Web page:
The Art of Learning Thai Massage in Thailand
Tell anyone (your best friend, dentist, ex boyfriend's mom, etc.) that you're going on a trip to Thailand, and I bet they'll bring up Thai massage. Whether they're speaking based on first-hand experience or heard-it-through-the-grapevine anecdotes, they'll say with absolute certainty that Thai massage is A). Unfathomably therapeutic, and B). Cheap AF. No exception to said theory, my friends and family were adamant about me going all in on massages during my two week trip to Bangkok. But I did them one better—opting for a 3-hour Thai massage course at the original Wat Po Thai Traditional Massage School. Here, everything I learned along the way.
A Brooklyn-based writer and editor, Chelsea's work has appeared in Matador Network, The Huffington Post, the TripAdvisor blog, and more. When not planning her next trip, you'll usually find her drinking way too much iced coffee (always iced—she’s from New England) or bingeing a Netflix original series.
On my second day in Bangkok, I’m in a van whizzing through tuk-tuk-crowded streets in what seems like a ritzier part of town (see: noticeable uptick in international restaurants, trendy-looking bars, and fashion boutiques the further we go). My destination? A spa in Thonglor where I’ll get my first traditional Thai massage—as in ever. I’m psyched because after 27+ hours of traveling—from JFK to BKK (with a layover in Hong Kong)—I’m in dire need of a refresh.
From the second I step into the Let’s Relax Spa, I sense that the place is on its A-game. Bliss is pumped out in the form of an airy, entirely-blonde-wood reception room and immediately I’m handed a chilled green welcome drink garnished with an orchid. As I go for a sip, someone’s already slipping off my sandals and gingerly replacing them with bamboo flip-flops.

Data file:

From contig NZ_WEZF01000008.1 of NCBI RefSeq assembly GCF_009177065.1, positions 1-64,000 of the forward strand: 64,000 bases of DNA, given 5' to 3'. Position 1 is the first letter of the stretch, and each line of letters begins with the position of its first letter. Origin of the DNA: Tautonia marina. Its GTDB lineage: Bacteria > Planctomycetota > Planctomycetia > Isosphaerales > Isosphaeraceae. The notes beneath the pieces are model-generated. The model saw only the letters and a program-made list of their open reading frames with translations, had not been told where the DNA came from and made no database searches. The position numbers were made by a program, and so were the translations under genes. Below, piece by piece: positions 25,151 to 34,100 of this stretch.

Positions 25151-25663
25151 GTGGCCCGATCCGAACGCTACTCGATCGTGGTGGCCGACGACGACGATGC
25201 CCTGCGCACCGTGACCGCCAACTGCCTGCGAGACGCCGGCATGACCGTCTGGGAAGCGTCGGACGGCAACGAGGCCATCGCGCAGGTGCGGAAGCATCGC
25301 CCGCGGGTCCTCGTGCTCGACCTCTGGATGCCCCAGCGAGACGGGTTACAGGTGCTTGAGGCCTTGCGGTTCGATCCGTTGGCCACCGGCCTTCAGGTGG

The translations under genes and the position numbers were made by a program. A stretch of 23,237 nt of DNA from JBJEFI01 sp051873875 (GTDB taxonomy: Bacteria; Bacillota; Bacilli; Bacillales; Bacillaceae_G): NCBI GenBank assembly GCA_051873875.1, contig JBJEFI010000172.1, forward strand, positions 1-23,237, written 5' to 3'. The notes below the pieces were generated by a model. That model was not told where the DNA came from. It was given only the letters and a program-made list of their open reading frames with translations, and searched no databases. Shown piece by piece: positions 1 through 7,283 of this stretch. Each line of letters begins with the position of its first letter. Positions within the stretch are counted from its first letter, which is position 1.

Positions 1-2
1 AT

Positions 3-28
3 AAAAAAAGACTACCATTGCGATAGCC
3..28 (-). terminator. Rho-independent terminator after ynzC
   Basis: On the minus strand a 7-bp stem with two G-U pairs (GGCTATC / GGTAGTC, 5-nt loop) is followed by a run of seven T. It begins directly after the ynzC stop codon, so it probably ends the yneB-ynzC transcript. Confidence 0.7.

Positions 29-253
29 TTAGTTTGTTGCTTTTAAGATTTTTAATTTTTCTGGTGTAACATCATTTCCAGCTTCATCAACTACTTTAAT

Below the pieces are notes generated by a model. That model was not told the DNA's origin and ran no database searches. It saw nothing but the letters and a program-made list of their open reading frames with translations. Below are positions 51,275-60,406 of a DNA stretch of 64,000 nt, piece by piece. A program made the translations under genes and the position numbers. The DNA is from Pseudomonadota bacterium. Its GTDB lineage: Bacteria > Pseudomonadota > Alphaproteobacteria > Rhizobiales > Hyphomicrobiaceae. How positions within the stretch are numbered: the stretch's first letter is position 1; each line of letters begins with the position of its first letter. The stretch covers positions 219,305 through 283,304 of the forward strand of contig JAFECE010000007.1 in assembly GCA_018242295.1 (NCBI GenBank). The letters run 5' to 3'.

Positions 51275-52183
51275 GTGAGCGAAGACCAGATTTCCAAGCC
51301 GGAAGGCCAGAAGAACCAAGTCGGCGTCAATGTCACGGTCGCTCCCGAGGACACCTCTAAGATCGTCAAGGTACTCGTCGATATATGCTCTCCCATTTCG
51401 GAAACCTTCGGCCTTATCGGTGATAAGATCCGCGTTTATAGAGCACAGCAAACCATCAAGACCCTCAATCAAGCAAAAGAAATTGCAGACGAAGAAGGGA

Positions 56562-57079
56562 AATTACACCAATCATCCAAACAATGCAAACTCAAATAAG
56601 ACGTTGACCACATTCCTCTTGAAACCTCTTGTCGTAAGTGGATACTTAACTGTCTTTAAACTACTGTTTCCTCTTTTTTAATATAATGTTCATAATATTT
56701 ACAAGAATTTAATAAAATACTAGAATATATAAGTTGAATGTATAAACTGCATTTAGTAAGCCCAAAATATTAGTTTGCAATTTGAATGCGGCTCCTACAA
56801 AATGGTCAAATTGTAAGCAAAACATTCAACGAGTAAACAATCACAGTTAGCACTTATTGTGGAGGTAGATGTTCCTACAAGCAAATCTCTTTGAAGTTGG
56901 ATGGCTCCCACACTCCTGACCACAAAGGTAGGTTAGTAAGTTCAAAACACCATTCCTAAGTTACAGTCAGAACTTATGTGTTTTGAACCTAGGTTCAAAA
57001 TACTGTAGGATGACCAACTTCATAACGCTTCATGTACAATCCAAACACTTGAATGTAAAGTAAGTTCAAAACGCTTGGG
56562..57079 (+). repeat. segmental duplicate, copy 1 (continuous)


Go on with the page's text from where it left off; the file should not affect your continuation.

As soon as I’m moved into a room, a tiny masseuse motions towards a change of clothes—a silky button-down shirt and one-size-fits-all Thai fisherman pants (a less-than-sexy way to ensure total mobility). Ambient music now on, the masseuse guides me to lie down on the mat in the corner of the room, comfortably cocooning my head with a pillow and placing her hands first on the sole of my right foot.
Over the course of the resulting two hours, my diminutive masseuse delivers methodical push after pull and twist after turn with the Herculean strength of a mother lifting an overturned car to save her trapped children. Repeatedly shocked by the brute force she’s somehow applying, my muscles involuntarily tense up like no one’s business—leading her to pat me on the back and whisper "relax" more than once.
By the conclusion of the massage —which finishes with a much more bearable (but still quite forceful) hot compress pat-down—my muscles are in knots that even the highest-ranking Boy Scout couldn’t undo. With possibly the worst Charley horse of my life in my right calf, I limp back out to reception—completely dumbfounded by the unforeseen plot twist. Prior to my trip, friends and family had nothing but rave reviews for Thai massage, setting me up to believe I was about to undergo some sort of transformative experience. Since the massage didn’t quite sell me on that just yet, I sign on for a Thai massage course at Bangkok’s Wat Po Thai Traditional Massage School to really delve into the technique the following day.
Anyone familiar with the Wat Po Buddhist temple complex would probably first point to it as the home of the Reclining Buddha—a mammoth 151-foot gilded Buddha which lies calmly on its side, entering Nirvana. While they wouldn’t be wrong, Wat Po is also the home of traditional Thai massage —a much lesser-known (but more likely to appear on Jeopardy) fact.
Under King Rama III, the Wat Po complex was transformed into Thailand’s first public university and it served as ground zero for Thai medicine and massage. During his time, a collection of 1,431 stone engravings and illustrations were scattered throughout Wat Po’s grounds in an effort to preserve ancient Thai knowledge and educate the public on things like science, medicine, religion, and massage. Among the inscriptions are 60 anatomical diagrams representing the energy pathways (sen) of the human body.